H. ‘Frilly Frolic’ is not in production and there are no plans to place it into production so supplies are very limited. This is the FOURTH piece to ever be offered and is obviously OS, drawing up to $300+. In order to allow me to continue to use this as a fundraiser for our plant societies the successful bidder must agree not to propagate, sell or share the plant without permission. A double or better division of field grown mature plant will be sent in the spring from Don Dean.

H. 'Crickett's Mountain Mist' (C. Bailey - 2017) H. 'Crickett's Mountain Mist'

Nearly round, blue-green leaves are handsomely misted and streaked with creamy white . Leaf edges roll up. Petioles are red spotted. Pale lavender flowers. Leaves are about 11 inches long by 10 inches wide. Mature clump size is about 24 inches high by 46 inches wide.

This new hosta is a sport of the highly acclaimed blue-green leaved H. 'Nancy Gill' (Kevin Vaughn - 2009) that was registered by Crickett Bailey of Jeffersonville, Vermont, in 2017. [Yeap! That's where the hosta's cultivar name comes from.]

H. 'Nancy Gill' is a seedling from H. 'Sum and Substance' x H. pycnophylla'. Hybridizing with S&S is difficult because S &S is a triploid (3-3-3) and H. pycnopylla is diploid. Successfully crossing a triploid with a diploid is usually very iffy.

H. 'Nancy Gill' was flow cytometric measured and found to be "almost triploid." It's an "aneuploid"; ploidy is 2.7-2.7-2.7 or 2.8-2.8-2.8. Nevertheless, 'Nancy Gill' acts like triploid S&S. Most likely 'Crickett's Mouintain Mist' has the same ploidy and acts similarly.

'Crickett's Mountain Mist' is a collector's hosta. There are few in gardens. The winner of this sport has full bragging rights to its very rare and unusual ploidy character.

A strong, mature, single division is being donated by the Giantland Team at Land of the Giants Hosta Farm in Milton, Wisconsin: Jeff Miller, Kathleen and newest member Danielle.

H. 'After Midnight' OS (R. Solberg - 2009) H. 'After Midnight'

There is a shaggy-dog story involved with this choice hosta.

It starts with the late Mildred Seaver's old, highly regarded, large gold-leaved 'High Noon' of unknown parentage, which wasn't registered until 2004. Its cultivar name comes from the title of the Oscar(R) Academy Award winning movie "High Noon" staring Gary Cooper and Grace Kelly.

H. 'High Noon' was tissue-culture propagated by Bob Solberg's Green Hill Nursery and a green-margined sport was found. Very aptly and cleverly, Bob named it 'Five O'Clock Shadow': "shadow" of course referring to its margin. He registered it in 2000.

H. 'Five O'Clock Shadow' was TCed and 'Five O'Clock Somewhere' (there's an apt story about this name, too) sported with green margin and thick leaves. Bob registered it in 2004.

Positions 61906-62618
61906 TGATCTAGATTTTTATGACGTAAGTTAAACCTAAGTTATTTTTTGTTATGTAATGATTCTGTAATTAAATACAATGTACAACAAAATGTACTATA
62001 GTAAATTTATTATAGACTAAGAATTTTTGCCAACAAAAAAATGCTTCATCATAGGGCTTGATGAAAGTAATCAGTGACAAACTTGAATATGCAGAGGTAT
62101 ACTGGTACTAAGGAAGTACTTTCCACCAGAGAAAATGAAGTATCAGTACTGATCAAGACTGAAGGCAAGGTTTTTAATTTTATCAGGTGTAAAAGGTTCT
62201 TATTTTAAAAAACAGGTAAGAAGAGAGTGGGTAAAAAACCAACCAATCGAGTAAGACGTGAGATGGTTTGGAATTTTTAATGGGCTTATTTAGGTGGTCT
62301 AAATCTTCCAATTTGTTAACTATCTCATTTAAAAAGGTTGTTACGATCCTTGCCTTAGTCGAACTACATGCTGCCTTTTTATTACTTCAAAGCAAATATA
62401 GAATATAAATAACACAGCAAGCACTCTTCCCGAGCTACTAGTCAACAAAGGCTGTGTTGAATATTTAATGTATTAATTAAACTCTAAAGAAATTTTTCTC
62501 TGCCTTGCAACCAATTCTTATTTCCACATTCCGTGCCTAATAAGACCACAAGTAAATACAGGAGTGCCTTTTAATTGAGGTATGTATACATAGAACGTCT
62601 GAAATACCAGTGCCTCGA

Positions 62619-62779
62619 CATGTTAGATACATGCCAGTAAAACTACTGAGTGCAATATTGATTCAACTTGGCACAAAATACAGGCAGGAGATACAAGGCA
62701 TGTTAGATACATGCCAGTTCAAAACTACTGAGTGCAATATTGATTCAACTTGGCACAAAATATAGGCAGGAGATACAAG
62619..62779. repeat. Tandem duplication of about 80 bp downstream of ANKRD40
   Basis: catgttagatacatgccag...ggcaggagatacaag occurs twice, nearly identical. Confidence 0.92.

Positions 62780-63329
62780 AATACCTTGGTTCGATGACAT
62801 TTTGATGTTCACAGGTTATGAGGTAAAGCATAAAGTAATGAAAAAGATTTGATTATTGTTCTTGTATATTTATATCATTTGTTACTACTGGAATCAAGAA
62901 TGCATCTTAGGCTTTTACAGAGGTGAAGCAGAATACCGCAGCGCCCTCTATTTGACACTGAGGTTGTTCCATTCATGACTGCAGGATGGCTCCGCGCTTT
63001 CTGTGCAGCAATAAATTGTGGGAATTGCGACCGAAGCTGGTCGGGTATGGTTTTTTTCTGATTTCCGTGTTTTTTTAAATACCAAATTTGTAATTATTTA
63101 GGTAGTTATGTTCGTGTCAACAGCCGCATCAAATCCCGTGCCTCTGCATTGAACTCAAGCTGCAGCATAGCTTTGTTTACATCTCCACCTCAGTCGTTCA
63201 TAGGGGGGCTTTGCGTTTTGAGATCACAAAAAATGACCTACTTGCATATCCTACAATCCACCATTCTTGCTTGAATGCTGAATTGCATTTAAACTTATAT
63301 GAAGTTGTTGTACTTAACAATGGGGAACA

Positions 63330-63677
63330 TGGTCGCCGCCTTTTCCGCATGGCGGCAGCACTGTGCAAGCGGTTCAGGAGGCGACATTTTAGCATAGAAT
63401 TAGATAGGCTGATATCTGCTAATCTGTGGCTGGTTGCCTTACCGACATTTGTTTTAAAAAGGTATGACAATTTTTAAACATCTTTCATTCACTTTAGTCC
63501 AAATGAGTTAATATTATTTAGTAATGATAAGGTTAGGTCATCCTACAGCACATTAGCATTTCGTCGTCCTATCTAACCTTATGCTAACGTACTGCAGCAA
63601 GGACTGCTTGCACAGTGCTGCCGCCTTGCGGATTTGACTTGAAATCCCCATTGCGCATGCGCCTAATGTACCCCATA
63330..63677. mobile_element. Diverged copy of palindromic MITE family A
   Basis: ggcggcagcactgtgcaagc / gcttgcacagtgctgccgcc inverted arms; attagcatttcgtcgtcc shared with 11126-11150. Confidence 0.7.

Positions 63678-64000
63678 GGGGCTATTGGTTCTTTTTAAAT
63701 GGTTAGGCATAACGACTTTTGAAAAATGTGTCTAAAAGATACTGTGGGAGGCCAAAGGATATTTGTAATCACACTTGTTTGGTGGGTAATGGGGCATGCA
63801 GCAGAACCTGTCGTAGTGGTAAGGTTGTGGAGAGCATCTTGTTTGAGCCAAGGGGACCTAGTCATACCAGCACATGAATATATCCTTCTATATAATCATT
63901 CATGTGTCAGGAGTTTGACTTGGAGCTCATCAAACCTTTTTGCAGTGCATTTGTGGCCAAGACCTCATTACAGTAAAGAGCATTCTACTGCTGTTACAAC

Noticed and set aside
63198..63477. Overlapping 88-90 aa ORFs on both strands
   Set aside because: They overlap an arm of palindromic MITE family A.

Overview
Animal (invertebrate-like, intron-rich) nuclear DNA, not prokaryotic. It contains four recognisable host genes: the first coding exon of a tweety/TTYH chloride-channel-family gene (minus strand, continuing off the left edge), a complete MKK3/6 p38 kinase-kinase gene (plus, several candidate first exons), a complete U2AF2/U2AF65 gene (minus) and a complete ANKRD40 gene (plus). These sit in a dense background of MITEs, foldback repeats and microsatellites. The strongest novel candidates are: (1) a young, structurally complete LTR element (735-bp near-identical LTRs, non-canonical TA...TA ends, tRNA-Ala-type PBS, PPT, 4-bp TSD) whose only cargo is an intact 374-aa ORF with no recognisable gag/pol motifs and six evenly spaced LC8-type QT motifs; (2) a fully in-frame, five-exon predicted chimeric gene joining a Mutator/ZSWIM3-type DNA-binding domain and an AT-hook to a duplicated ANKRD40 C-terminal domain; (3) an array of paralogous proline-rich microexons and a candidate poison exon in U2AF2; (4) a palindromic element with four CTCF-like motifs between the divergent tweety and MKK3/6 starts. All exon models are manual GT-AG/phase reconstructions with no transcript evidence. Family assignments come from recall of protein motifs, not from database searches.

H. 'Five O'Clock Somewhere' sported (not in TC) 'After Midnight', which Bob registered in 2009.

H. 'After Midnight' makes a tall upright clump having heavily-substanced leaves with very wide, deep yellow margin and narrow blue-green center. Variegation is unusual, perhaps unique. Leaves have tetraploid-like characteristics (but are not partial or total tetraploid). Check out the leaf

Bob says: "It is a very striking plant in a large container."

H. 'After Midnight' is rarely available in the marketplace. It is found only in a few keen collectors' gardens.

Steve and Ruth Greene of Sudbury, Mass., are offering an OS double division. This has only been rarely offered.

H. 'Cathy's Clown' OS (C. Wasitis - 2011) H. 'Cathy's Clown'

We love seeing yet one more first time donor return to this auction for another time to give back to the group, a provider as well as a consumer; we do indeed! Chick Wasitis, Maryland, is another of our new donors last year that is back. Chick had been a long-time donor to another entity and joins us here this year. Retired from years as owner of Bridgewood Gardens, home of his hosta introductions that typically have a 70’s song reference in the name. His plants will get you humming for the plant as you enjoy it and each time you think of its name.

'Cathy's Clown', C. Wasitis, 2011. A large, upright plant. Leaves are heart-shaped, green with a creamy-yellow to white margin that often streaks toward the center. This variety has been shared with a few friends but is not available for sale. The successful bidder must agree not to propagate, sell or share the plant without permission.

You simply will not be finding this one available nor is it predictable when it will be available again! This plant has grown on in a one gallon pot to be shipped bareroot at appropriate time in the spring.